Overall, they found that only 7.5% of textbooks had been customized. A strong relationship existed between user customization and the simplicity by which one was able to customize. FTW texts, as a particular brand of OER, have their own unique limitations to customizing content. This study could valuably be applied to other OER ecosystems for greater understanding of the findings.
Hilton III, J. L., Guadet, D., Clark, P., Robinson, J., & Wiley, D. (2013). The adoption of Open Educational Resources by One Community College Math Department. The International Review of Research in Open and Distributed Learning, 14(4), 37-50. Retrieved from https://drive.google.com/file/d/0BxVActnGQbuwZVgzT1ppOGxwUHM/view?usp=sharing
This study reports on one community college’s adoption of open educational resources (OER) across five different math classes. 2,043 students had access to OER during Fall Semester 2012. Surveys based on Bliss, et al. (2013) were administered to faculty and students during class time.
The study pursued three research questions: (1) How much money did students save because of the use of open textbooks? (2) Did the patterns of retention and student success change after OER was implemented? (3) How did students and faculty perceive OER quality, compared to other materials? The researchers also compared the previous two years’ retention rates as well as the number of students who passed their courses (C grade or better).
Findings suggest that there was little to no change in educational outcomes after switching to OER and that students saved a considerable amount of money. Both students and faculty held favorable perceptions of the materials. That said, questions about textbook quality are going to be rooted in understandings of what textbooks typically are and how they are expected to function. Hence the disagreement among faculty respondents about perceived quality.
Hilton III, J. L., Robinson, T. J., Wiley, D., & Ackerman, J. D. (2014). Cost-savings achieved in two semesters through the adoption of open educational resources. The International Review of Research in Open and Distributed Learning, 15(2). Retrieved September 15 from http://www.irrodl.org/index.php/irrodl/article/view/1700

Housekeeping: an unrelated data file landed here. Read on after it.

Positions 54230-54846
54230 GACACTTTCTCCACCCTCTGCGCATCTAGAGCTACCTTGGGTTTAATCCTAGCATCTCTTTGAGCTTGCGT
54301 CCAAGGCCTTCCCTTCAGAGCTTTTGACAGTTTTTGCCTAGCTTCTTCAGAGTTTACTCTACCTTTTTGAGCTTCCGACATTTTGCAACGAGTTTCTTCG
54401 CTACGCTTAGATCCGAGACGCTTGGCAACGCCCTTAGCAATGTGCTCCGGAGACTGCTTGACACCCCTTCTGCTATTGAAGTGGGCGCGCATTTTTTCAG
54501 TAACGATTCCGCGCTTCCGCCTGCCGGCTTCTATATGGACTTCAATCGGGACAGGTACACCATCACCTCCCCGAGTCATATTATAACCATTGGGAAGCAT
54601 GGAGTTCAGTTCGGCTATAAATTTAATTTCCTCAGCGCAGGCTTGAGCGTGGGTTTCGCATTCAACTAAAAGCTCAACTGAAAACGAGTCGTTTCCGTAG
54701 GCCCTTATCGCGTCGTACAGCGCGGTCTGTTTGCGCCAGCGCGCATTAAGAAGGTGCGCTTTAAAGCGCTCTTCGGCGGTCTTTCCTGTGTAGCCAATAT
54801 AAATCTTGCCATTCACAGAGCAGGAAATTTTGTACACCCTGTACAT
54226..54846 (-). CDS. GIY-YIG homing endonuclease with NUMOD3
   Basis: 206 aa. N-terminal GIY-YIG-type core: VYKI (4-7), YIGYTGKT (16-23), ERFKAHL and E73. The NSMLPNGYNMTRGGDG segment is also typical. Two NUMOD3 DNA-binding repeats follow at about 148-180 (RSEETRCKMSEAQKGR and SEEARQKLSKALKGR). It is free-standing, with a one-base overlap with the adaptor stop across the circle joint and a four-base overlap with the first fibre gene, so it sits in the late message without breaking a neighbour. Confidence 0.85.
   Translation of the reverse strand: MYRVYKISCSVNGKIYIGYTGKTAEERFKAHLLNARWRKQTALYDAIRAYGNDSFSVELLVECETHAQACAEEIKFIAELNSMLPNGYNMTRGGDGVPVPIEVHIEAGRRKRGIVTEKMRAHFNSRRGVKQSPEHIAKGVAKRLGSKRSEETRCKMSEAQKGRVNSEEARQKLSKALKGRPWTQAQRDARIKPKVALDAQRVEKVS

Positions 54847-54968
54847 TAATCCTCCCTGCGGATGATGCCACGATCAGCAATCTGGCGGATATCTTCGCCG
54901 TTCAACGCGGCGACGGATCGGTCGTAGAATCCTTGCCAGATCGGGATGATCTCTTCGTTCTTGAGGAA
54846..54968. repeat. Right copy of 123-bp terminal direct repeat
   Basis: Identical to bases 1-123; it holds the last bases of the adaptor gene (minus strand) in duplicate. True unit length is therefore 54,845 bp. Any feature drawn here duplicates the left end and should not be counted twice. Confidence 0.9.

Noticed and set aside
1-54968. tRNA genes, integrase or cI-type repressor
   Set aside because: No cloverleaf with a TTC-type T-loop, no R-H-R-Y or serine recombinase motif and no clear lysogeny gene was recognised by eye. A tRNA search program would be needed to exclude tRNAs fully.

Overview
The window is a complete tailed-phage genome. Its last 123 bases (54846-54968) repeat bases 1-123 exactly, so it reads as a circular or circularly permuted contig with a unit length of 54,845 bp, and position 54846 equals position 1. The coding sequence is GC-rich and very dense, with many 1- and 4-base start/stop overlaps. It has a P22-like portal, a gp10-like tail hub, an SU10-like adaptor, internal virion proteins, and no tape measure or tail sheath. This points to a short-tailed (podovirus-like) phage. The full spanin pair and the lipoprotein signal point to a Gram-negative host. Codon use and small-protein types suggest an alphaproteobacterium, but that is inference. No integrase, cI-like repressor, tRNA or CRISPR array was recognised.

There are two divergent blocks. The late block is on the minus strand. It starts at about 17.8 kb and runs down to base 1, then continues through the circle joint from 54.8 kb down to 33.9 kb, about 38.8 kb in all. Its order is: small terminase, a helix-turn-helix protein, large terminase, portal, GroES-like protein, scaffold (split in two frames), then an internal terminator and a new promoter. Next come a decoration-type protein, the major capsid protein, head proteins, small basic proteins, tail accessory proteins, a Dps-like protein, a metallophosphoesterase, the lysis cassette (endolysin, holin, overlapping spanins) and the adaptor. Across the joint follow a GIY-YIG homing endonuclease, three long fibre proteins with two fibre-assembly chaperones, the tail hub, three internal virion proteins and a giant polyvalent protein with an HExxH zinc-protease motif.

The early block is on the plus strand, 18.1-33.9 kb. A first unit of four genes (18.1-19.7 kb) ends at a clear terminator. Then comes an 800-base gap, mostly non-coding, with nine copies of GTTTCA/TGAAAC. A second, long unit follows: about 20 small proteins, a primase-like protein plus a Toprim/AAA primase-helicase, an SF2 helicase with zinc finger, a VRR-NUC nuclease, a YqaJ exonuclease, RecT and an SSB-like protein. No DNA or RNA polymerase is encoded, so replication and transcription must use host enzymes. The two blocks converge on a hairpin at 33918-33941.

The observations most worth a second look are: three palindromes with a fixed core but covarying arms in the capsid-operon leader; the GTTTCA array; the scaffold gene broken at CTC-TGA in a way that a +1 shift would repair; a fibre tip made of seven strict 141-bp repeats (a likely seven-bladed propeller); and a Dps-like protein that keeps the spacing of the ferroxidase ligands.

This study examined the cost savings benefits brought to community college students by way of faculty participation in the Kaleidoscope Open Course Initiative (KOCI). This initiative supports faculty adoption of open textbooks under the hope that doing so will grant students broader access to educational materials and, as a result, greater student success. Additionally, improvements to course design as well as learning community collaboration and investment are all prerogatives of KOCI.
According to the study, the 1727 students enrolled in KOCI classes saved a collective $104,253.57. This study cites the reality that students commonly refuse to buy textbooks when facing financial difficulties, especially when textbooks (an inevitably optional expense) can account for up to 59% of the total cost of attending community college.
This study does much to prove the financial benefits afforded to students through adopting OER textbooks; there is still a limited understanding of other student benefits (e.g. efficacy of using OER over traditional texts).
Hilton III, J. L., & Wiley, D. (2011). Open access textbooks and financial sustainability: A case study on Flat World Knowledge. The International Review of Research in Open and Distributed Learning, 12(5), 18-26. Retrieved from http://www.irrodl.org/index.php/irrodl/article/view/960/1860
Flat World Knowledge (FWK) both gives away and sells open-source textbooks as a business model, this article analyses the financial sustainability of such a model. The authors peruse data collected during FWK’s first year open to the public (fall 2009 – summer 2010) via the company’s internal reporting and e-commerce systems.